This isn’t because everybody drives in East Portland, though, nor does it mean that driving there is safe. I was reminded of studies from TriMet, which noted that roughly 20,000 transit trips (the capacity of the Rose Garden) originated at the intersection of 82nd and Division, and Portland’s High Crash Corridor program, which lists 82nd Avenue as a street with “exceptional concentrations of crash activity.” 

Finding funding and political will to retrofit these streets to make their surrounding neighborhoods safer, their transit options more plentiful, and local businesses more accessible will be a crucial task for the neighborhood’s boosters in the years ahead. I was happy to see that LULI fellow Brian Momberg, a Metro planner who will soon be working on a potential transit improvement to nearby Powell Boulevard, was with us on this tour. He emphasized the importance of engaging the Jade District stakeholders—businesses and residents— as this project progresses.

Our Jade District tour took us first to the Portland Community College’s Southeast Center Campus, in which we listened to a presentation from Campus Dean Craig Kolins on the considerable expansion currently under construction. This expansion represents a tremendous opportunity to provide new educational resources, job trainings, and other offerings for the whole East Portland community. An intentional effort to cultivate partnerships between the college campus and local businesses could someday result in student apprenticeships, educational programs supporting new entrepreneurs, and classes in necessary skills like raising capital, all of which could empower a significant wave of locally-owned business development .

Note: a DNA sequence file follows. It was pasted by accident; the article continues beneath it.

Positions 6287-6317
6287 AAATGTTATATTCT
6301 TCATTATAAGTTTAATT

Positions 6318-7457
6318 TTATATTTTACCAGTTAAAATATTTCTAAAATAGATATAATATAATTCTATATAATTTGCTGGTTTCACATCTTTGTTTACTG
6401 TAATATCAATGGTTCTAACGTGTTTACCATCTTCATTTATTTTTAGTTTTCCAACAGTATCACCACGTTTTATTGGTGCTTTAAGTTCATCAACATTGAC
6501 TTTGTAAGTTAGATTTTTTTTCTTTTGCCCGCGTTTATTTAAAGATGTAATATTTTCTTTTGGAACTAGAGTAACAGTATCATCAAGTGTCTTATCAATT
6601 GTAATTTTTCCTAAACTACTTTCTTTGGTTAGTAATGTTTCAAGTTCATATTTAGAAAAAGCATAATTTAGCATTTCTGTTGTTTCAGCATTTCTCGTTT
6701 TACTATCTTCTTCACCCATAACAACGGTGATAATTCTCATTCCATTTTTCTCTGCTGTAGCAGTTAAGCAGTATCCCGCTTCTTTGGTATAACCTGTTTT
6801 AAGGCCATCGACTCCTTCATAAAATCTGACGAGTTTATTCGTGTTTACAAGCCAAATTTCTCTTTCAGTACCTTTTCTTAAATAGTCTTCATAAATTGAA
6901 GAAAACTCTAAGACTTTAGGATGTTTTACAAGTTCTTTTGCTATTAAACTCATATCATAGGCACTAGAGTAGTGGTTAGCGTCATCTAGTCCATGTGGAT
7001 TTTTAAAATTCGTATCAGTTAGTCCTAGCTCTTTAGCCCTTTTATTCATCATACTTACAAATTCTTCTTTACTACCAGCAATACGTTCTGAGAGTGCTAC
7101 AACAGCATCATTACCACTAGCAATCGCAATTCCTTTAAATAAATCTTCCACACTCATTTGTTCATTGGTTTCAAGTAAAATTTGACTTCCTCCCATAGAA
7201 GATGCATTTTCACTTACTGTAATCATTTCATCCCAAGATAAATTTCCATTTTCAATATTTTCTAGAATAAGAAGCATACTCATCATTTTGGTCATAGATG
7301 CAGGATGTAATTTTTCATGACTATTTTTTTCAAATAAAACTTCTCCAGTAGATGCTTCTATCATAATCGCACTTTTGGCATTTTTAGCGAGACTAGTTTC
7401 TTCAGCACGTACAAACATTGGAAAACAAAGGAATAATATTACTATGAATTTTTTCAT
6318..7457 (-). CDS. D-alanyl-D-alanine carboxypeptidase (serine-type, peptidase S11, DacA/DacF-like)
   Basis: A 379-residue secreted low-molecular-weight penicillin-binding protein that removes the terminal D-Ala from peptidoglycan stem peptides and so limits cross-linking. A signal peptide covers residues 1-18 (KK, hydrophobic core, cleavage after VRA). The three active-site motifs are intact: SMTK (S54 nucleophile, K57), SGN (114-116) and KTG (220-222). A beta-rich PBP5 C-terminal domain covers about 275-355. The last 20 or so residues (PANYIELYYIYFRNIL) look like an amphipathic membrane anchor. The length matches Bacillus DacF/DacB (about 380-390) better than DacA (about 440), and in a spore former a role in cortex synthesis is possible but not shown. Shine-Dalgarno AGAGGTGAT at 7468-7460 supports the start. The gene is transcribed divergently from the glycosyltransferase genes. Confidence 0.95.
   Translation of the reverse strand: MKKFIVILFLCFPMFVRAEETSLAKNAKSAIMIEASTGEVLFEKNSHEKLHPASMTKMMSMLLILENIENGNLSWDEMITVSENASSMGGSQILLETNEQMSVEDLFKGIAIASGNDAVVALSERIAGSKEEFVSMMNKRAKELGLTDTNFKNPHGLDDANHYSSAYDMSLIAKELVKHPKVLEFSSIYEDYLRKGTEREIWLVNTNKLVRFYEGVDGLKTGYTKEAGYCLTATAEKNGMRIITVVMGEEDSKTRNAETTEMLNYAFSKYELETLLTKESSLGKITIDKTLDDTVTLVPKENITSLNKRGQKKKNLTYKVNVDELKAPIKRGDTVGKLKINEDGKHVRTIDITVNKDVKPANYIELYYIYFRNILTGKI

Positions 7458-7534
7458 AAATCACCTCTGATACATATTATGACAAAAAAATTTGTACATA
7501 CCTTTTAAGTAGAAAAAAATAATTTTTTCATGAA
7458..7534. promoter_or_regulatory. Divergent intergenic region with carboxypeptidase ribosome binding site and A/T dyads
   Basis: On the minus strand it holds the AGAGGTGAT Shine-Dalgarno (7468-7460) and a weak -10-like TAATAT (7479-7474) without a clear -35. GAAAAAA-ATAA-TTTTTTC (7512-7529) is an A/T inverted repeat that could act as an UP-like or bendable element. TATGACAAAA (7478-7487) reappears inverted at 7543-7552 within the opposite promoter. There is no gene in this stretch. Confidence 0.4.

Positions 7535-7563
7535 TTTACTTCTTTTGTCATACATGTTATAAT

It was reminiscent of our trip to Aloha-Reedville, where we learned of the great work the Center for Intercultural Organizing is doing to engage and inspire new citizen activists, and our visit to northeast Portland, where we learned how Cully residents were organizing to be part of the planning process. The Land Use Leadership Initiative tours have made it clear to me that land use advocacy needs to focus as much on the “who” we are investing in as much as the “where.”